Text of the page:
Tips to write A Good QA Report
- Summary and description in a QA report should not be similar.
- Make sure that the defect is explained thoroughly.
- Include screenshots wherever possible. This helps software developers in quick understanding of where the issue is appearing.
- Do not miss any steps while writing the steps to reproduce the bug.
- Make sure you reproduce the issue multiple times before reporting it.
- Try to proofread your QA document to avoid any grammatical mistakes.
Planning To Write QA Documentation?
A well-written QA document will help your whole project team to identify software bugs, track progress on fixing them, and deliver a bug-free final software product.
However, you will need a competent team of software developers and testers to efficiently write such QA documentation and use it effectively for better collaboration. You can read our blog on how to write general technical documentation for more details.
If you need field-expert software developers and QA engineers to develop and deploy workable software according to your project specifications, DevTeam.Space can help you via its experienced software developers community.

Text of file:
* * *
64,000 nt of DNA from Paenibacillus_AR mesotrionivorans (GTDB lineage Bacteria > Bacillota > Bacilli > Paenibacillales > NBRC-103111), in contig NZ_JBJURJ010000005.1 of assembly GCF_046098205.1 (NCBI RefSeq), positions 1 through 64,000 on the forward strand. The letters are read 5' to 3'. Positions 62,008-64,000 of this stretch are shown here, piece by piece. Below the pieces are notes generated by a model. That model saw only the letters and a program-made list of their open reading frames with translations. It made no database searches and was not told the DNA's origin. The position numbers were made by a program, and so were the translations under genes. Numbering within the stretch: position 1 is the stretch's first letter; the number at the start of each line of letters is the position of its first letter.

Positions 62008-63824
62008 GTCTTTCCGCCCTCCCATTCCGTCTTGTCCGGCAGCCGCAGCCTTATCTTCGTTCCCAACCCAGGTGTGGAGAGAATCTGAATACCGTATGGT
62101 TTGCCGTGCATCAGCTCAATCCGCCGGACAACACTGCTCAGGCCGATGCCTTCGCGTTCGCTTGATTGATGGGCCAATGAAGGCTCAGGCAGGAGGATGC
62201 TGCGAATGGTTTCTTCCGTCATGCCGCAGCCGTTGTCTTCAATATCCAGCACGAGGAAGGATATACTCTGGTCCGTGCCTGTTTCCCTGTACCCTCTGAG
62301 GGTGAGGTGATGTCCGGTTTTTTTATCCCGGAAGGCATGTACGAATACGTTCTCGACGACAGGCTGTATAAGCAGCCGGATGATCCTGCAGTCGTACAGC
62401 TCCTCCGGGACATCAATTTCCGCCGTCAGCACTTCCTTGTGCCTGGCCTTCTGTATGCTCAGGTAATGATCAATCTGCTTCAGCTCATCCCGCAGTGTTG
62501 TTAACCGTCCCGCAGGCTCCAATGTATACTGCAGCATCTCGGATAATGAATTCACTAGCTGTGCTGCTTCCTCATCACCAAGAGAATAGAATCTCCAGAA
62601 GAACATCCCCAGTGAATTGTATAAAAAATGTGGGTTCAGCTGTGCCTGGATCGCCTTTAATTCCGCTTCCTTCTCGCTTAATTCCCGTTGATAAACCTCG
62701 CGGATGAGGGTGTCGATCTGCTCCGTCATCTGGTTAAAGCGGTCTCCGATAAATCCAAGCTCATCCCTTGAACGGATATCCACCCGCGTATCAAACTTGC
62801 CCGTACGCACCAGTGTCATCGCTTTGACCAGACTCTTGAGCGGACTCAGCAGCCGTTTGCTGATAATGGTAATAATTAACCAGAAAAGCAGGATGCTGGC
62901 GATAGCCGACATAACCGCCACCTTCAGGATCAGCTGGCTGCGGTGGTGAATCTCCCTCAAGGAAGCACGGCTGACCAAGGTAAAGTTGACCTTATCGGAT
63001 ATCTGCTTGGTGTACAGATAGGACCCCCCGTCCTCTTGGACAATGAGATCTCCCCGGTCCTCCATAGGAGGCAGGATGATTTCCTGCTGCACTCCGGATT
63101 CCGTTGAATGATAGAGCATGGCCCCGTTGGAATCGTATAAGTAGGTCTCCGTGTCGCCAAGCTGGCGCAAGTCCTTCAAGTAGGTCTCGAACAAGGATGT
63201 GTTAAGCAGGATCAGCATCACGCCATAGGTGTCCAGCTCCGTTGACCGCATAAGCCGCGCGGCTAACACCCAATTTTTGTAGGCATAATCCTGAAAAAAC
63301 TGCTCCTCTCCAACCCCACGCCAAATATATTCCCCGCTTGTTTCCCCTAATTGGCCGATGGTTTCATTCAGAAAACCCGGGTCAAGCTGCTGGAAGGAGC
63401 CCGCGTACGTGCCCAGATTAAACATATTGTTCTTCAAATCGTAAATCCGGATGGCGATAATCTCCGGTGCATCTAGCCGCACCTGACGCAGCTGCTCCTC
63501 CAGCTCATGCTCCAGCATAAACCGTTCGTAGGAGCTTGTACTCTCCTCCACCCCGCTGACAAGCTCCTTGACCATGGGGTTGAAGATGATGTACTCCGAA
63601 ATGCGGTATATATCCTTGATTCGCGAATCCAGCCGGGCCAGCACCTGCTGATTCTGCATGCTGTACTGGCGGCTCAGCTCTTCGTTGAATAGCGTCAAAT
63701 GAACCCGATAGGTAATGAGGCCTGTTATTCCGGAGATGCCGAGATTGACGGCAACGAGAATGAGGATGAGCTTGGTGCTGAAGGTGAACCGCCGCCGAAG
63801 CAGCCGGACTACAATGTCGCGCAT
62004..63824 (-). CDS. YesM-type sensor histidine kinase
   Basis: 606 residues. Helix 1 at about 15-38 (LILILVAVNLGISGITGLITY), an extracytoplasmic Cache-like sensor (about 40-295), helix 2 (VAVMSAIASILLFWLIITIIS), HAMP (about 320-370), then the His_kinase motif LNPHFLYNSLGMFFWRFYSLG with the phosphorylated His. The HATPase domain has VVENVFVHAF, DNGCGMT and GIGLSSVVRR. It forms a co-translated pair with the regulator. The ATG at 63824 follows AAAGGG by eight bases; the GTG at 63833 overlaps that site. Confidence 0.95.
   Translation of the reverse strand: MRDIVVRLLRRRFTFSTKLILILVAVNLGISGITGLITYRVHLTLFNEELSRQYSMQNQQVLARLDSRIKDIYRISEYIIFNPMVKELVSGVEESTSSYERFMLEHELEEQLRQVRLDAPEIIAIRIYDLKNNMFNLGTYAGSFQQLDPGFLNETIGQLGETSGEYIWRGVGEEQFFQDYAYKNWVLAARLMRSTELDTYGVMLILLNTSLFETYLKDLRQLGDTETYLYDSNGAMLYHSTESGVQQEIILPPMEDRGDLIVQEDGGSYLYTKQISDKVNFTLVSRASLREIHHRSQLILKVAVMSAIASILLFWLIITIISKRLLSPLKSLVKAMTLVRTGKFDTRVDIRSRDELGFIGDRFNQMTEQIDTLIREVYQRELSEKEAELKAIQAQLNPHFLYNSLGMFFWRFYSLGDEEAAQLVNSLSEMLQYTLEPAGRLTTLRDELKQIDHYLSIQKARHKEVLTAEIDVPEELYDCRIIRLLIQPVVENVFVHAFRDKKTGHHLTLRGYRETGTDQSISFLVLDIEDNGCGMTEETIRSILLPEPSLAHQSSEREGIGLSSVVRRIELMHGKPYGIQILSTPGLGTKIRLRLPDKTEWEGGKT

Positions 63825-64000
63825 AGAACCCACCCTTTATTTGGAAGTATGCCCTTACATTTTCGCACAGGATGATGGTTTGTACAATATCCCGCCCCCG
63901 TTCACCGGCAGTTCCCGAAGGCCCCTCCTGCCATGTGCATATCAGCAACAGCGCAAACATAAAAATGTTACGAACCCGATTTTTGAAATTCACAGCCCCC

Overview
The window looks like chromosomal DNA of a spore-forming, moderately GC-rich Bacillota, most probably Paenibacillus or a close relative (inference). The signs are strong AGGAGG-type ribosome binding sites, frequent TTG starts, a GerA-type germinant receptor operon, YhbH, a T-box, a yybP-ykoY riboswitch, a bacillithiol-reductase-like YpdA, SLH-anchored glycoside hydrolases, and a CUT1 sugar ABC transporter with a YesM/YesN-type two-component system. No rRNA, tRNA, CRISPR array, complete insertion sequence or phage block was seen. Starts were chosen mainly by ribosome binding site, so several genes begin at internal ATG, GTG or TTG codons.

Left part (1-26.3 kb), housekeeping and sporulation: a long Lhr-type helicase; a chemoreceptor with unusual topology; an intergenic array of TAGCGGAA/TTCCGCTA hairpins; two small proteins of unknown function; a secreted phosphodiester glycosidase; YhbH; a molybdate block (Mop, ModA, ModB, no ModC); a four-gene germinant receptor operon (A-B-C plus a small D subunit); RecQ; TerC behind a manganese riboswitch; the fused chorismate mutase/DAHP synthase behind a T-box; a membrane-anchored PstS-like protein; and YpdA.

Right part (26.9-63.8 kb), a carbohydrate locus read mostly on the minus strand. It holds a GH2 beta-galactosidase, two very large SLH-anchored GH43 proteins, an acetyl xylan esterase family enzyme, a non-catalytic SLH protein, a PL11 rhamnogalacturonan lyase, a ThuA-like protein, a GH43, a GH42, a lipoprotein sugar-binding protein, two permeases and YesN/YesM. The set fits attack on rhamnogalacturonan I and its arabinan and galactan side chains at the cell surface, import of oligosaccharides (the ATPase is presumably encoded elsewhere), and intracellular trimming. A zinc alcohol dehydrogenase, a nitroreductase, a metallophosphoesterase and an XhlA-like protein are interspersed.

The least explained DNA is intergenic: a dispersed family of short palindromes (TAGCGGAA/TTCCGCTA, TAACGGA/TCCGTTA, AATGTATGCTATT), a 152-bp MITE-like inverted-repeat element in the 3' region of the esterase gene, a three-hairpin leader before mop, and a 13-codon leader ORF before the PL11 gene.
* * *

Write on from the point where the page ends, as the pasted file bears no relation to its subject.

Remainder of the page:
You can write to us your initial requirements, and one of our account managers will get back to you for further details on partnering with software engineers, signing an NDA when onboarding, planning for the development and testing process, etc.
Faqs On How To Write A QA Document
A test plan containing a list of test cases, defect reports, test progress reports, etc. are QA documents for different software testing procedures like performance testing, system testing, regression testing, integration testing, etc.
You start by analyzing the requirements, creating a test plan, designing and developing the test cases, executing test procedures, and reporting defects to the development team.
A test plan contains the final goal of the software testing process, requirements for a particular test like required data, testing environments like OS, etc., schedule for running test cases, allocation of resources, etc.